Adam Deller is a financial reporting specialist and lecturer

A recent ACCA survey, reviewing corporate reports published prior to or just after the onset of the Covid-19 pandemic, has found that companies were disclosing material uncertainties over going concern and impairment of assets. However, there was a lack of consistency in the reporting of events after the end of the reporting period.

The report calls for maximum transparency from companies to their shareholders and markets. It says that in difficult times, information supplementing financial statements is more important than ever, especially around the business’s strategic responses and giving indications of performance and prospects.

Richard Martin, ACCA’s head of corporate reporting and author of Observed effects of Covid-19 outbreak in corporate reporting, says: ‘It is important for directors to say clearly how they have considered the impact of Covid-19, and demonstrate a robust process in this consideration.

‘They need to answer the key questions that users of financial statements will have about the impact of Covid-19, the steps taken to mitigate that impact and whether the company has the wherewithal to survive.’

The analysis covered the financial statements of 35 companies, 20 with a pre-pandemic year end and 15 with a post-pandemic year end. Of these, 27 were in sectors that would have been expected to be hit hard by the pandemic; eight were in neutral sectors.

Material uncertainty and KAMs

The survey found 10 cases of material uncertainty disclosure and emphasis of matter. In 19 cases, the assessment of the going concern basis was highlighted as a key audit matter (KAM) by the auditors.

Given all the uncertainties caused by the pandemic, it was surprising that there were nine cases where there was neither a material uncertainty disclosed by the company nor a KAM on going concern. Seven of these cases were from companies in the hard-impact sectors.

‘We had expected to see more material uncertainties,’ Martin says. ‘But these will probably come through in later reports. Among the hard-hit sectors, such as retail, a third spoke about uncertainties – something that was also picked up by the auditors.’

Most of the uncertainties concerned refinancing by, or general continuing financial support from, shareholders or lenders. In other cases, the issues were the risk of breaches of covenants related to borrowings.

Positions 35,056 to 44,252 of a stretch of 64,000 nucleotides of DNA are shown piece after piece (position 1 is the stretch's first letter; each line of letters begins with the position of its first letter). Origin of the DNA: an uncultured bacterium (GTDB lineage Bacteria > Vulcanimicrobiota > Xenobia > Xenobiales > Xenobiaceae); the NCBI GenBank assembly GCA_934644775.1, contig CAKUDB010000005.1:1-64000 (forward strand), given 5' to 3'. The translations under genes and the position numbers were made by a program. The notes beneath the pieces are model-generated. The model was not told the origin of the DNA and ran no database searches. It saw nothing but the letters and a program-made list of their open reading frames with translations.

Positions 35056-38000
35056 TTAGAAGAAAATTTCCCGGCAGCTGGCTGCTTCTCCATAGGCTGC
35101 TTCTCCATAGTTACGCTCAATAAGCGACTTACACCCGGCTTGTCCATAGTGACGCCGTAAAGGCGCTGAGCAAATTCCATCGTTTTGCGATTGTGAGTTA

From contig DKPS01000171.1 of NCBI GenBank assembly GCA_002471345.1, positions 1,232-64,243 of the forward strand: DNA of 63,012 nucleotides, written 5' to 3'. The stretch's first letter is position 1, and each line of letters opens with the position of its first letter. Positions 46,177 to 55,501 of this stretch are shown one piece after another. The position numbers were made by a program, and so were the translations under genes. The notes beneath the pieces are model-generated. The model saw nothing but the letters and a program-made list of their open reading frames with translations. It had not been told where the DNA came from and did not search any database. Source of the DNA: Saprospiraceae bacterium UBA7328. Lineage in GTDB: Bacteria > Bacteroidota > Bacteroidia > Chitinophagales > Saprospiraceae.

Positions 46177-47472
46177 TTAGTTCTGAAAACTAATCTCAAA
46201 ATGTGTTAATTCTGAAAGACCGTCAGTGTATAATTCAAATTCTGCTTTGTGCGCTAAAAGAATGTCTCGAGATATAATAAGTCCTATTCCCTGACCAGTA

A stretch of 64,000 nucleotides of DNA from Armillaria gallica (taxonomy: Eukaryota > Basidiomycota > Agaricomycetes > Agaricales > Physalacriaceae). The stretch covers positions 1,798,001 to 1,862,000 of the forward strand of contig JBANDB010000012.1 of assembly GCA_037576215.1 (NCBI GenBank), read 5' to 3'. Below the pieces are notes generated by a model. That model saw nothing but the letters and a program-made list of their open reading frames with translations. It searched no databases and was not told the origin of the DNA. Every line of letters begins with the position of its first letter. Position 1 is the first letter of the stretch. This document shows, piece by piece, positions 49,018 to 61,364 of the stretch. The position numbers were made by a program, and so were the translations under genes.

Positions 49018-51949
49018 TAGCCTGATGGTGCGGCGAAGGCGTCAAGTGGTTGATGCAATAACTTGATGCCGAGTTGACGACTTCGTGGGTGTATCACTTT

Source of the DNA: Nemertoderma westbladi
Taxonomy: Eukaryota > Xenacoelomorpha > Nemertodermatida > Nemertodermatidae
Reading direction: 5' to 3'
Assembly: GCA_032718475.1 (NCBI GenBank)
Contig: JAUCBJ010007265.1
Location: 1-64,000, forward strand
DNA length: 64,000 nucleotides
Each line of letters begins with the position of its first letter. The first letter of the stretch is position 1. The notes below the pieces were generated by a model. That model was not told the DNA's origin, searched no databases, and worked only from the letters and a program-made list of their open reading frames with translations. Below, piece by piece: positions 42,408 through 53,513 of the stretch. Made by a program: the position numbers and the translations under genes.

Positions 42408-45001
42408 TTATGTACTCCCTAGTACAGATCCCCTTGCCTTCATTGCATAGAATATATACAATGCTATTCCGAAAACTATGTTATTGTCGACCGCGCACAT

It is important for directors to say clearly how they have considered the impact of Covid-19

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The report noted, however, that it was not always clear that Covid-19 was the prime factor behind the uncertainties – some of the entities had been loss-making already, such as in the retail sector.

Going concern KAMs were not restricted to companies in the hard-impact sectors – six out of the eight in the neutral sectors had a going concern-related KAM.

For December period ends, the Covid-19 impacts were clearly non-adjusting and the March ones clearly adjusting, but there was some divergence for the February ones, with two treating it as an adjusting event and four as non-adjusting.

Given the widespread large impacts of the Covid-19 measures, it would be expected that all of the pre-Covid-19 sample of 20 would have disclosures on events after the reporting period end included in the financial statements. However, this was not the case in five instances.


For those where the Covid-19 measures were reflected in the financial statements, only two out of 15 did not report any impairments of assets related to Covid-19. One of these was a February year-end and the other was in a neutral sector.

The most common, but often not the largest, impairments were of financial assets, mostly against trade receivables or amounts owed by joint ventures. A number of companies reported the increased uncertainties involved in some of the impairment calculations.

However, asset values may well seem more difficult to estimate than normal, given the uncertainties around the future shape of measures and of economic downturns, but estimates must be calculated and the uncertainties should be managed with disclosures.

Quiet on impacts

A number of companies reported on the extent to which they had made use of government assistance, but few reported much impact in the financial statements. In the great majority of cases there was discussion of the impacts looking forward in the management report and how the company was responding to the changed environment. But there was a significant minority (10) where there was little or no discussion.

Where corporate reports have in the past been primarily historic in nature, they should now include up-to-date and forward-looking information

In calling for maximum transparency to shareholders and markets, the review suggests that where corporate reports have in the past been primarily historic in nature, they should now include up-to-date and forward-looking information.

Even where no material uncertainties are disclosed, good information about the assessment is reassuring and the auditors may well want to identify this as a key audit matter. As the report noted, in these unprecedented circumstances, a purely historical report on 2019 – written, for example, in April or May 2020, with no mention of the pandemic – would read very oddly, when the effect going forward of the emergency measures would have been in every reader’s mind.